Millions of individuals have lost their lives and property destroyed as a result of wars. As much as governments across the globe try to avert the chances of any conflicts happening in the modern day, there is always that fear that someday a war far much worse than World War I and II may erupt. Thus, the essay focuses on the Pearl Harbor disaster that claimed several American lives and destroyed property worth millions. The topic is relatively exciting and is argued to be the reason why the U.S. joined World War II.
In the morning of December 7, 1941, Japanese warplanes attacked Pearl Harbor bombing the U.S. battles ships (Berger 18). Berger (19) explains that the impromptu attack caught off-guard more than 1000 U.S. sailors aboard the vessels. He tells that the bombs that targeted Arizona’s (American warship) ammunition room caused significant damage due to the explosion that it created. Berger (19) explains that the Japanese warplanes attacked in two waves that took two hours. At the end of that period, approximately 2400 people were killed. The attacked was meant to force the U.S. to end an embargo that it had put on Japan cutting 90% of its oil (Berger 18). Instead, it led to the declaration of war on Japan and all its allies by President Franklin D. Roosevelt (Berger 20). Consequently, the U.S under President Harry S. Truman dropped atomic bombs in Japan during the World War II in 1945.
Various sources provide accounts of what might have led to the U.S. soldiers to be caught off-guard. Burtness & Ober (740) reveals that three days before the Pearl Harbor attack, classified military plans were stolen. The source of the leak is still unidentified to date (Burtness & Ober 740). A multitude of questions still lingers in the minds of American citizens about the events leading to the Pearl Harbor disaster. Following the attack, the people were angered by the fact that the Japanese could attack their country without their intelligence having prior knowledge of the impending danger. They demanded that the admirals in charge of Pearl Harbor be held accountable for the attack (Burtness & Ober 741).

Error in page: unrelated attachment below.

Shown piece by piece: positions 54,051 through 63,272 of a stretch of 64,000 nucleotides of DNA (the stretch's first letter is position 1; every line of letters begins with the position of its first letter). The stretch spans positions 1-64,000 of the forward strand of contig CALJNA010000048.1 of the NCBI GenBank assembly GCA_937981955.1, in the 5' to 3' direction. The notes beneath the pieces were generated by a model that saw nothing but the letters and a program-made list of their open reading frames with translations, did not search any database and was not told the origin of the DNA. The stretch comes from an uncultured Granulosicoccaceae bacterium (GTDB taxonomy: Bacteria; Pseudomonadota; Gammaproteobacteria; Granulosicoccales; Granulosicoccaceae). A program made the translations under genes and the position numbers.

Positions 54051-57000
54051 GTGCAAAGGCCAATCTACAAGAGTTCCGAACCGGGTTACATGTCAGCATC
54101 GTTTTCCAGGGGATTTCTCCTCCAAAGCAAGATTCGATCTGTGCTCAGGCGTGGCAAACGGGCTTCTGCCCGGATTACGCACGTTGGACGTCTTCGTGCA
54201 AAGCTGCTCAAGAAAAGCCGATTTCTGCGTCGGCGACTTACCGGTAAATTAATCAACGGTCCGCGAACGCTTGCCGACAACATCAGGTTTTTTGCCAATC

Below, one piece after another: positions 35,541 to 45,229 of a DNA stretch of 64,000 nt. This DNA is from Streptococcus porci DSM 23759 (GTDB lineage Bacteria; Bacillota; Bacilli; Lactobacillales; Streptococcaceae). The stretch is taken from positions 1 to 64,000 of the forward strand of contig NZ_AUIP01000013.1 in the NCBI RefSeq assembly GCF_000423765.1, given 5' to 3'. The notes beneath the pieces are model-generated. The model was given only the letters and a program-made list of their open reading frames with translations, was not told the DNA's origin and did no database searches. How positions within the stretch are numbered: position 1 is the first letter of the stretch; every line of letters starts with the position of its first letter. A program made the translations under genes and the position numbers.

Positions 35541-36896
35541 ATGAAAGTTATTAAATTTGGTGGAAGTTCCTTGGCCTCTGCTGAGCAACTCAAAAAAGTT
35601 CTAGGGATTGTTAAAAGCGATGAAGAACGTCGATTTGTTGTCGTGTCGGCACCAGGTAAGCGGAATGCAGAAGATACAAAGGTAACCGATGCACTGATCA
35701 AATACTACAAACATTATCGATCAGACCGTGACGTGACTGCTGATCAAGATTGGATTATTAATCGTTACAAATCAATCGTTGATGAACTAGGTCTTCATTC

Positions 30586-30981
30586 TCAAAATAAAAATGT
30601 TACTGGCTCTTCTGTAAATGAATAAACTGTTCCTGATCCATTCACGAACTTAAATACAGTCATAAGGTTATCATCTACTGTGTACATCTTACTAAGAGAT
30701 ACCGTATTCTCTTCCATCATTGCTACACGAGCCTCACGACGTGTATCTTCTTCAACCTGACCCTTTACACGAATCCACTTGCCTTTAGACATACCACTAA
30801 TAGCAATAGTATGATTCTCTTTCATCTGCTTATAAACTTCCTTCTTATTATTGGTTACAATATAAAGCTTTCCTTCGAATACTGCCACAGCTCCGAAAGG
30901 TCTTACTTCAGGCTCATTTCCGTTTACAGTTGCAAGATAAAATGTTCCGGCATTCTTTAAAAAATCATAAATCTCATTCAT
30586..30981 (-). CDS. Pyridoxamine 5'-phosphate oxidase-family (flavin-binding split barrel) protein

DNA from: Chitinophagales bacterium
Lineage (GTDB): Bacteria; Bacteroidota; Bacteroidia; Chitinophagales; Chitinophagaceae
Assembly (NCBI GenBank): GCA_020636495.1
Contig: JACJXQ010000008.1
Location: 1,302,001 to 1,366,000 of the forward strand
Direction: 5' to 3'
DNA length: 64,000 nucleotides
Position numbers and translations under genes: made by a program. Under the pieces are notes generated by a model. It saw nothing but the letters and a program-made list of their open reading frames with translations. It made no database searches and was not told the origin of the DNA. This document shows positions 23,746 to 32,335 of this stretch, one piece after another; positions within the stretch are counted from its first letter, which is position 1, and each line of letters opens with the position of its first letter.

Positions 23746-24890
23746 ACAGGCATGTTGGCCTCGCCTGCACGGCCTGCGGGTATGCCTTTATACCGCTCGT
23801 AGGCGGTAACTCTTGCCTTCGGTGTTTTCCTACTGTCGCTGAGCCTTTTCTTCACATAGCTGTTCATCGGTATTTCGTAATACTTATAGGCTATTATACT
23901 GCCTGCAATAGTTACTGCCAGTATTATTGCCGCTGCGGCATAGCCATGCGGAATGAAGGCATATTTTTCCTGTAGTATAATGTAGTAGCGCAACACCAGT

However, in the wake of all the animosity experienced as a result of the Pearl Harbor disaster, the U.S. and Japan have over the years focused on rebuilding their relationship. As much as the horrors of both the Pearl Harbor Atomic bomb attacks still linger in the minds of both the Japanese and the Americans; the people have learned to move forward and live in harmony. The “Pearl Harbor” (3) reveals that in 2016, the Japanese Prime Minister offered condolences to the families that lost their loved ones in the Pearl Harbor disaster. The function that was also graced by the then U.S. President Barrack Obama was meant to show the extent to which the U.S-Japanese relationship had evolved over the years. It is also significant to note that Barrack Obama was the first sitting American President ever to visit Hiroshima, the site affected by the atomic bomb attacks (“Pearl Harbor” 3). In his speech, the Japanese Prime Minister made it clear that such horrors should never be repeated (“We Must Never Repeat the Horrors” 48). The Prime minister then went ahead to vow to work with principle towards continued cooperation with the U.S., a country that they had previously fought vehemently.
In conclusion, it is evident that the Pearl Harbor disaster was a calamity whose ripple effects were severe, especially on Japan as a whole. However, it is also true that the two countries have learned to move past their bitter past and work together towards promoting world peace. Thus, the Pearl Harbor disaster should remind us of the need to seek alternative means of dispute resolution rather than engaging in wars that will lead to the loss of human lives.
Berger, Joseph. Pearl Harbor: From ‘Infamy’ to Friendship. New York Times Upfront, 2016; 18- 21.
Burtness, Paul S. & Ober, Warren U. Communication Lapses Leading to the Pearl Harbor Disaster. The Historian, 2013; 740-758.
Pearl Harbor. Chinese American Forum, 2017; 3-5
We Must Never Repeat the Horrors of War Again. Vital Speech of the Day, 2016; 47-49.